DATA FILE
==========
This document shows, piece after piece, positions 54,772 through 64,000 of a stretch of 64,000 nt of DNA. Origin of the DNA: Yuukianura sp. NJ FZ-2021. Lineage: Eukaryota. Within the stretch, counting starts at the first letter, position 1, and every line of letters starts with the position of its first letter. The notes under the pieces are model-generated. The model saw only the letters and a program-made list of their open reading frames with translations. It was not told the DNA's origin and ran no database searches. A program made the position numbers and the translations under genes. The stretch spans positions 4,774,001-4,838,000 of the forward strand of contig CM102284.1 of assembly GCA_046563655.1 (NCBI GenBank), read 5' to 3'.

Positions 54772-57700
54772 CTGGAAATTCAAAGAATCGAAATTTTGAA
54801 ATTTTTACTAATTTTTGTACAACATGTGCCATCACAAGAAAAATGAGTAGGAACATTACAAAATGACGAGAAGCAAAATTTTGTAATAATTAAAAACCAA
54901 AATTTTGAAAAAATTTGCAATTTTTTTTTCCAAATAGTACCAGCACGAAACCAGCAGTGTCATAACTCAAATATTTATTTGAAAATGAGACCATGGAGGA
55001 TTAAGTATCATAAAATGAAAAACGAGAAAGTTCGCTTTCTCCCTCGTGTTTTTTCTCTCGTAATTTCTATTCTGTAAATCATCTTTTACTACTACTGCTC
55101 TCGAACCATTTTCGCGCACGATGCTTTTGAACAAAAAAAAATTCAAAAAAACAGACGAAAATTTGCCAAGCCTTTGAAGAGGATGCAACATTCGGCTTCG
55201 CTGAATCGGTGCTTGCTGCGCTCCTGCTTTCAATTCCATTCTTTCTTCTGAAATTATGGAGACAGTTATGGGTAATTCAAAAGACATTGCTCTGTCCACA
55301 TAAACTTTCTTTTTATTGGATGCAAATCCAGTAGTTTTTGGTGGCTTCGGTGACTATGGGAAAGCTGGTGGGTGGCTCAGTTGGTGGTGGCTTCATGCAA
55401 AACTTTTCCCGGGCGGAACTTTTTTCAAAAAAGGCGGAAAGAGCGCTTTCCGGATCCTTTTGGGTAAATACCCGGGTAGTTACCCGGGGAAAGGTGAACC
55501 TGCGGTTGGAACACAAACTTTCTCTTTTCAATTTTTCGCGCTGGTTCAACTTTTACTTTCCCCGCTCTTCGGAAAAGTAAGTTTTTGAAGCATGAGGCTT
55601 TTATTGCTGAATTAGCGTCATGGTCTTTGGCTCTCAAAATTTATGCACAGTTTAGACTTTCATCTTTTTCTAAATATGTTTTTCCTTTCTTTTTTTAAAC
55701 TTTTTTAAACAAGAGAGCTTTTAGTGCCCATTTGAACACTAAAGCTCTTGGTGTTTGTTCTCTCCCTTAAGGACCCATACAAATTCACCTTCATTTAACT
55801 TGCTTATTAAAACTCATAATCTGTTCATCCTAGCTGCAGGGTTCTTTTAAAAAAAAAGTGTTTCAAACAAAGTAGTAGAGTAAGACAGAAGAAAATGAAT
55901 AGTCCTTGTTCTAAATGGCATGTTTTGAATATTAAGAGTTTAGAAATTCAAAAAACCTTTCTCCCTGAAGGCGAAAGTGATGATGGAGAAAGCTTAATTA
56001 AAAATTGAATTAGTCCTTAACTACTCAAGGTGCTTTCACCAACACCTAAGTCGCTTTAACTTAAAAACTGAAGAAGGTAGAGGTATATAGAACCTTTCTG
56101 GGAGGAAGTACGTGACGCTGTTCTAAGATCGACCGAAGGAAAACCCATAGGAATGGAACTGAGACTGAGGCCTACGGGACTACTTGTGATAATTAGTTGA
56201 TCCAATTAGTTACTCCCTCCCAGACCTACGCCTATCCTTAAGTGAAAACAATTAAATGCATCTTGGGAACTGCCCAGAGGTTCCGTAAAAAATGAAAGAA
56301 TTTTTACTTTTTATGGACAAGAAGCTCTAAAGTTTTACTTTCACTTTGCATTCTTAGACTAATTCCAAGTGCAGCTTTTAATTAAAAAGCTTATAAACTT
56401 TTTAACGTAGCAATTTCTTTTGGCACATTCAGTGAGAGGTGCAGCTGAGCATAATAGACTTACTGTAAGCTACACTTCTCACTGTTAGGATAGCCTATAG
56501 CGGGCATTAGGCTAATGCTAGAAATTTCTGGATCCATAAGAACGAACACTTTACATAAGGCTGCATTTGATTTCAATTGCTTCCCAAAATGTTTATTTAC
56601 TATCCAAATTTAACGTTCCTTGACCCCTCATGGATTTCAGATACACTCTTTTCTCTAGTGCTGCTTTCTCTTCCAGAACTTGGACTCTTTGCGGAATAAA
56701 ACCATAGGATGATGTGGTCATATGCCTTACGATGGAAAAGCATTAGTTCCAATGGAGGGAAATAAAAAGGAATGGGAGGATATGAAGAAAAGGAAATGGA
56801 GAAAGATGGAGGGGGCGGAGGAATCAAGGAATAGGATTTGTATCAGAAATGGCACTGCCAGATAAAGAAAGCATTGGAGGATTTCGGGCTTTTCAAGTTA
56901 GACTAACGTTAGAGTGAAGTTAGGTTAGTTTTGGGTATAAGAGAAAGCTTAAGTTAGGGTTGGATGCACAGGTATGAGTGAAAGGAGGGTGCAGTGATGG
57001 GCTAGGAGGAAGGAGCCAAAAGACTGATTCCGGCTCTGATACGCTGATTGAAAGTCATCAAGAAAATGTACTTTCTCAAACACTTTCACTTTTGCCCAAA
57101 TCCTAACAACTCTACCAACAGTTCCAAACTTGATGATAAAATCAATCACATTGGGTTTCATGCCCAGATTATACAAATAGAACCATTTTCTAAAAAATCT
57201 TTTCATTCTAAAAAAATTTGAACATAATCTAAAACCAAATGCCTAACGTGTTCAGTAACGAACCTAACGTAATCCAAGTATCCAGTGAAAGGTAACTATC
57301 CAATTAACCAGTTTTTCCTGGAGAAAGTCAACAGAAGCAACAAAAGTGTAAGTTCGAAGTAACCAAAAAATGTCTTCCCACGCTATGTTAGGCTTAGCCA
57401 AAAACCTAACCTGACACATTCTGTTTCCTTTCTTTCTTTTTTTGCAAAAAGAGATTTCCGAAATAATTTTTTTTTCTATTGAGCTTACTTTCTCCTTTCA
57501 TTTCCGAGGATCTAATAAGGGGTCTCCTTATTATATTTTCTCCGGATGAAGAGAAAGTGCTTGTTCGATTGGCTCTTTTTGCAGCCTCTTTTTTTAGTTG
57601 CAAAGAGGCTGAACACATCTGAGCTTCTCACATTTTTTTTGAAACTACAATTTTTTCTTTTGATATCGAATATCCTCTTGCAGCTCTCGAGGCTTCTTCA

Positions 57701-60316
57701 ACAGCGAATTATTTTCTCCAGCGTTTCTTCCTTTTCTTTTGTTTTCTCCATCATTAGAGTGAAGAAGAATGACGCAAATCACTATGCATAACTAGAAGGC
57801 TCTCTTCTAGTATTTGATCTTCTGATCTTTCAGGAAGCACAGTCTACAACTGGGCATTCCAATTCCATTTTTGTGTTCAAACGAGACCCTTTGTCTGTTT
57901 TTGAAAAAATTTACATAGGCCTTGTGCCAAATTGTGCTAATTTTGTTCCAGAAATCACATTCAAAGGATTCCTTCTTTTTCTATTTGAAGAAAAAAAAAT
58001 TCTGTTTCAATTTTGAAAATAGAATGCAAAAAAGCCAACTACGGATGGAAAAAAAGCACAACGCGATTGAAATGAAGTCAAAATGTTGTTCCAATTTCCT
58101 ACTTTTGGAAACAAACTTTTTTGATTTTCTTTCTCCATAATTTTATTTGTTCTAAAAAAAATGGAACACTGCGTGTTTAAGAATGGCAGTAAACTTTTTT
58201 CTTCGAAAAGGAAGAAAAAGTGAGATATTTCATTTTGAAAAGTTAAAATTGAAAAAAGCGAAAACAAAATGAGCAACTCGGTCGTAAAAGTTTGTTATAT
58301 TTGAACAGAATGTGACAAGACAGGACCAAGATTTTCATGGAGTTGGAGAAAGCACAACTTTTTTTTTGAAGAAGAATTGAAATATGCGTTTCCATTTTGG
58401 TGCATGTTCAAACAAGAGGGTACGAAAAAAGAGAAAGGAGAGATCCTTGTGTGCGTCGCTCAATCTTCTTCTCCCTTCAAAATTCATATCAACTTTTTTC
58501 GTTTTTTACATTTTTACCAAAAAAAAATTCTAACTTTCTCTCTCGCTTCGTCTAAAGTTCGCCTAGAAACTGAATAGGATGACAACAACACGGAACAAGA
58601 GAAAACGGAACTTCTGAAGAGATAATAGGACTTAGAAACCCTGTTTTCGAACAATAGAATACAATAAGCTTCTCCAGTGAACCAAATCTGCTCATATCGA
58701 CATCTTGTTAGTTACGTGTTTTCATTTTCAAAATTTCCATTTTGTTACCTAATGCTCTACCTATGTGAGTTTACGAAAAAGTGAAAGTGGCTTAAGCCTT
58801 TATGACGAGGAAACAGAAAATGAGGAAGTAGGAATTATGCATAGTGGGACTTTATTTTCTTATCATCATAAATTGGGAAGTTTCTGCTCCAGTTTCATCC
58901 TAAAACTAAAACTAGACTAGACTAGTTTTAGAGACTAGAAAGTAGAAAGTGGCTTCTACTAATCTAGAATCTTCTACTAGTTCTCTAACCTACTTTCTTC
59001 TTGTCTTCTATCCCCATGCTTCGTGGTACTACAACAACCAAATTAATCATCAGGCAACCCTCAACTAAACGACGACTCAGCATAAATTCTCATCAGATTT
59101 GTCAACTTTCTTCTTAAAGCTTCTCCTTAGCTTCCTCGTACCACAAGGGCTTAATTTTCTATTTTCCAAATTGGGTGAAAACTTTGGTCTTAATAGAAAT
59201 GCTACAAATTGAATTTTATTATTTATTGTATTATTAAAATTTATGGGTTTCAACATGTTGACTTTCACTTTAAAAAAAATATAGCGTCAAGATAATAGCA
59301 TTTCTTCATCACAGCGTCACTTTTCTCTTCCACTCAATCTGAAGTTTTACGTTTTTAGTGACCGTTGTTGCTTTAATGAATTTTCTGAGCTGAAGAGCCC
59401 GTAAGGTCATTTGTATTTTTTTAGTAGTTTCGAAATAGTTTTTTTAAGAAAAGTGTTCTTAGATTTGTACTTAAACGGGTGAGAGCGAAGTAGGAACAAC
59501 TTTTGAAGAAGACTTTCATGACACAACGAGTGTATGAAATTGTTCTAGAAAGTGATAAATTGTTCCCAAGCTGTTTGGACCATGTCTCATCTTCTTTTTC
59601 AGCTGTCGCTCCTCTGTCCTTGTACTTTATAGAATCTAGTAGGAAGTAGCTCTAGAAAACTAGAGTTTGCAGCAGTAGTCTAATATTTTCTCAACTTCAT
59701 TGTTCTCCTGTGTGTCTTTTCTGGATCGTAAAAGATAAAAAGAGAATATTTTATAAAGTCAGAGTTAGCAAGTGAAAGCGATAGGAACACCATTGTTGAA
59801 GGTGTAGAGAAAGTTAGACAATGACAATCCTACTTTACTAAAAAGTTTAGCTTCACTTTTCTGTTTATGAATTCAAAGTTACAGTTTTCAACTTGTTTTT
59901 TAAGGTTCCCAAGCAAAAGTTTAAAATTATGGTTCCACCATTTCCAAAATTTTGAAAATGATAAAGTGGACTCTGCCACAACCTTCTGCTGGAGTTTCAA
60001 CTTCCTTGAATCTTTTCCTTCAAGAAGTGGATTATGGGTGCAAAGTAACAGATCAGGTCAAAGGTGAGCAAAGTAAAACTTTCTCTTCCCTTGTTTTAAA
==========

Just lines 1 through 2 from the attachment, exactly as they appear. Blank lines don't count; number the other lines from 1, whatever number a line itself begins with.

This document shows, piece after piece, positions 54,772 through 64,000 of a stretch of 64,000 nt of DNA. Origin of the DNA: Yuukianura sp. NJ FZ-2021. Lineage: Eukaryota. Within the stretch, counting starts at the first letter, position 1, and every line of letters starts with the position of its first letter. The notes under the pieces are model-generated. The model saw only the letters and a program-made list of their open reading frames with translations. It was not told the DNA's origin and ran no database searches. A program made the position numbers and the translations under genes. The stretch spans positions 4,774,001-4,838,000 of the forward strand of contig CM102284.1 of assembly GCA_046563655.1 (NCBI GenBank), read 5' to 3'.

Positions 54772-57700